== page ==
What do we do with this information?  Use it to categorize these accounts into three categories: A, B, and C.  When we’re finished, the number of A accounts will be approximately 5% to 20% of the total number of accounts rated.  So, for example, if you have a total of 50 accounts, somewhere between two to five of them will be “A” accounts.  If you have 100 total accounts, approximately five to 20 will befall into the A category.

So, your first step is to identify the top 5% to 20%, the A accounts.  In our example, above, we have one “A” account, Cool Inc.

Once we’ve identified the “A’s”, we are now going to go down to the C’s and gather them into a category.  This is typically the lowest 20 – 50% of the total.  Again, if you have 50 accounts, somewhere between 10 and 25 will be Cs.  If you have 100 accounts, approximately 20 – 50 will be Cs. So, step two is to identify the lowest group. In our example, above, we’ve identified Smith, Jones, and Brill as Cs.

All those that are left, usually about 20 – 40% of the total, will be Bs.  In our example above, that leaves us with Able and Ajax.  Our work has lead us to this categorization:

 

A Accounts B Accounts C Accounts
Cool, Inc. Able Consulting Smith Brothers
Ajax Jones
Brill Brothers

Growth and Maintenance Accounts

After you have done your initial analysis, and you are reflecting on the results, you may notice that, in some of your accounts, you may already enjoy almost all of the business.  Let’s say that you look at an account, for example, that has $100,000 of QPC, and compare it to last year’s sales in that account which were $95,000.  It’s clear that you are not going to gain much more sales volume in that account.  An account like this,  in which you enjoy most of the business, is a maintenance account.  In other words, your job is to maintain the business you already have, not necessarily to grow it.  This has a significant impact on your time management decisions because maintenance accounts usually take less time than growth accounts.  The question you ask yourself as you begin to strategize and plan your time is this:  “What do I need to do to maintain the business in this account?”

Growth accounts, on the other hand, are those customers in which you still have significant unrealized QPC.  If, for example, an account has a QPC of $100,000, but you currently enjoy only $15,000 of that potential, then you have a lot of opportunity to grow the business.  If you compare your future investment of time in these two accounts, you will probably spend more time in the growth account and less time in the maintenance account, even though they both have the same QPC.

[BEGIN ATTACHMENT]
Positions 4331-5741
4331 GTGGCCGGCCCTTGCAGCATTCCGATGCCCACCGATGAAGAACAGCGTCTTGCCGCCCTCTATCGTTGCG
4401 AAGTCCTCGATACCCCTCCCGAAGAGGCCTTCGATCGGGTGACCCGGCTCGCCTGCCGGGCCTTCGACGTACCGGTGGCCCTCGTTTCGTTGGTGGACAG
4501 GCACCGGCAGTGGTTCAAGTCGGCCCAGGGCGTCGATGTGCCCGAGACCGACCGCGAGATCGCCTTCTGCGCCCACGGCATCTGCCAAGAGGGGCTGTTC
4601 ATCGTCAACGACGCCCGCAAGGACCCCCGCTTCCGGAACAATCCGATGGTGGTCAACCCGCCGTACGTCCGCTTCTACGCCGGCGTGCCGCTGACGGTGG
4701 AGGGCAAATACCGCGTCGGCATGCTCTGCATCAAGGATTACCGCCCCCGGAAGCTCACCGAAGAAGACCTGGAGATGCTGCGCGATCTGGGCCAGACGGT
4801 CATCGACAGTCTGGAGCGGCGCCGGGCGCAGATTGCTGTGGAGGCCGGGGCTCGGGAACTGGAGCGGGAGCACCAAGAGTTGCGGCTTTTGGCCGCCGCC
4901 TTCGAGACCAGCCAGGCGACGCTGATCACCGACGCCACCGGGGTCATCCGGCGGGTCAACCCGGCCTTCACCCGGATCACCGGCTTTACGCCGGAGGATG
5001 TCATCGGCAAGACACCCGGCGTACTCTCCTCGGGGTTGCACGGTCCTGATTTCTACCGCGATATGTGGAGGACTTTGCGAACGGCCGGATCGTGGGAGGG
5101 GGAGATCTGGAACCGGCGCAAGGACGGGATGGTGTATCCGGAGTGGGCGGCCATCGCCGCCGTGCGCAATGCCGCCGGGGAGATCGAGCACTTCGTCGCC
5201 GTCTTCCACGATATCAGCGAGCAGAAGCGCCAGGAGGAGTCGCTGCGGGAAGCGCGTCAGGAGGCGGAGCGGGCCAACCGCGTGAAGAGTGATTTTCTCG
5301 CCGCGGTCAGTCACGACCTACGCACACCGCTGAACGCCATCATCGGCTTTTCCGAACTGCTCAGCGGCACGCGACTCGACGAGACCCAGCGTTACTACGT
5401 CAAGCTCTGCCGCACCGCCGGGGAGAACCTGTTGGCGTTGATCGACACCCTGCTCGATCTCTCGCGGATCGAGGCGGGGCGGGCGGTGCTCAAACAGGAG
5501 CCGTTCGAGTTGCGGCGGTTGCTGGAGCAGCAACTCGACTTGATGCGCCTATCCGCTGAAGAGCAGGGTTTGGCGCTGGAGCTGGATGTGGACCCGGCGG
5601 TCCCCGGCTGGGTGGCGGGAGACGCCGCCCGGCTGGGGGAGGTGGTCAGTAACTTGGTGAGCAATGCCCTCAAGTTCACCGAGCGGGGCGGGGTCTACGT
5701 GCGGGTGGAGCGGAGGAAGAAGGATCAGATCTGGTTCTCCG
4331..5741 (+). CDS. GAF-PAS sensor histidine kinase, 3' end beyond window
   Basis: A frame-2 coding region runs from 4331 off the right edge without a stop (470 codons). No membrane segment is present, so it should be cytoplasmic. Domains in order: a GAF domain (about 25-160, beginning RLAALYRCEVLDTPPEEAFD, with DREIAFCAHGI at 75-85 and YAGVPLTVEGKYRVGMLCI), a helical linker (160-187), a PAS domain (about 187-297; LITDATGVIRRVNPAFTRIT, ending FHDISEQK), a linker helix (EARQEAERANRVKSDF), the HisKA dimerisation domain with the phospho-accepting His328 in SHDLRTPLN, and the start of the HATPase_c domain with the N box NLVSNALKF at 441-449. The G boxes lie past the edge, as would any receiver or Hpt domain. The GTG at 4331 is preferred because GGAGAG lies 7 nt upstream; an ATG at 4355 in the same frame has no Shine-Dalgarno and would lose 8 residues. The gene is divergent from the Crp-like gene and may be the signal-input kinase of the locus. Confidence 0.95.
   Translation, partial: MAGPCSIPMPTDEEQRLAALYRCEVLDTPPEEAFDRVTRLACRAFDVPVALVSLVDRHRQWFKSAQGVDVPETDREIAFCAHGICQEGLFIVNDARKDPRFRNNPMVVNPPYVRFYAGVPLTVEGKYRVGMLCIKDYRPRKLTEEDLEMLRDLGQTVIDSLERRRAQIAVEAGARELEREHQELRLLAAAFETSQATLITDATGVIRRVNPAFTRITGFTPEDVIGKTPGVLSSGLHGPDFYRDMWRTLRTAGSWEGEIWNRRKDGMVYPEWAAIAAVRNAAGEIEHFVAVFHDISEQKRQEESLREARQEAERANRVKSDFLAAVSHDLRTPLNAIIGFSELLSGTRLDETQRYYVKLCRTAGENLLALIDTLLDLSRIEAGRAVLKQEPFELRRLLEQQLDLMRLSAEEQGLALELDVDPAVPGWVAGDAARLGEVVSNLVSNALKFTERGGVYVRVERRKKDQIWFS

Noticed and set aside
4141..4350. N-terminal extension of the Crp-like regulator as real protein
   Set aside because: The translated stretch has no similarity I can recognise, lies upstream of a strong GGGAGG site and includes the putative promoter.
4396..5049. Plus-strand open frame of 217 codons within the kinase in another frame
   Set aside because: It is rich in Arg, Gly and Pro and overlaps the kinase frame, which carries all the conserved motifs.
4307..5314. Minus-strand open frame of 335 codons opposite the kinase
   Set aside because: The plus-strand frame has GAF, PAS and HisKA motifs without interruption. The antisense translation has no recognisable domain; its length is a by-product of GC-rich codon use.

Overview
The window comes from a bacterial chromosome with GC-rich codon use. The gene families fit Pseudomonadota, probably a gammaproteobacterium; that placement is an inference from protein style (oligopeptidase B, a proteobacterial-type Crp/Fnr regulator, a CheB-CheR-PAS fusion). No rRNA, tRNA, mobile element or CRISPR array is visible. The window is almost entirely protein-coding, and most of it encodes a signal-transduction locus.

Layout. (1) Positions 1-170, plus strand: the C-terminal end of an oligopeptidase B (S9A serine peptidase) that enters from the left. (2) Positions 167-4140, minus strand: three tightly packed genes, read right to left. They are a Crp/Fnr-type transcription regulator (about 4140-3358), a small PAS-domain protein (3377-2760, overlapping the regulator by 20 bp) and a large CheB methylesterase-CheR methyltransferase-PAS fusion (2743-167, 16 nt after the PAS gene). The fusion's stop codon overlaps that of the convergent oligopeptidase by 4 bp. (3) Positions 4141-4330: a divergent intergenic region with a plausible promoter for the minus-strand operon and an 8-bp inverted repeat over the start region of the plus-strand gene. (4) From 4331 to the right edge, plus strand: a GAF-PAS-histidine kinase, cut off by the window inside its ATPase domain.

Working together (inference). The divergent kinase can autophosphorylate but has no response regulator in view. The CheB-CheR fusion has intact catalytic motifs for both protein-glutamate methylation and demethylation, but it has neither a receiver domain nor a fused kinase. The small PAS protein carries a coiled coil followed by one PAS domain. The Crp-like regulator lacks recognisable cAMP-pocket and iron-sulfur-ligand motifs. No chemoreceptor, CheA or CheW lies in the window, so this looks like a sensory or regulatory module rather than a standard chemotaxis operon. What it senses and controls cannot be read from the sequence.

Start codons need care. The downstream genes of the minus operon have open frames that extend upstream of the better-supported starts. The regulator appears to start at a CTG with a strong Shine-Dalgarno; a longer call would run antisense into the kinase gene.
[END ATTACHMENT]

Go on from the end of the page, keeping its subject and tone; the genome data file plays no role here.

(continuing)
That brings us to the second guideline of effectively prioritizing your customers and prospects:  Spend less time in the maintenance accounts so that you can invest more time in the growth accounts.

But this together with the previous rule:  Spend 50% of your time in the high-potential accounts.

Now you have a system of making decisions about the effective use of our time.

And this system will transform your results.

To implement this management strategy:

  1. Methodically collect defendable accurate QPC numbers for all your prospects and customers.
  2. If appropriate, break the total QPC number per account into categories.
  3. Use those numbers to create a 0 –100 rating for every account.
  4. Develop a list of ten partnerability criteria. You may want to modify it by market segment.
  5. Use the criteria to create a 0 – 100 partnerability rating for every account.
  6. Combine the two ratings into one total number. We use an Excel ™ spreadsheet in our examples above.
  7. Use that number to classify each account into one of three categories: A, B, or C.
  8. Spend 50% of your time on the A accounts, and 50% on the others.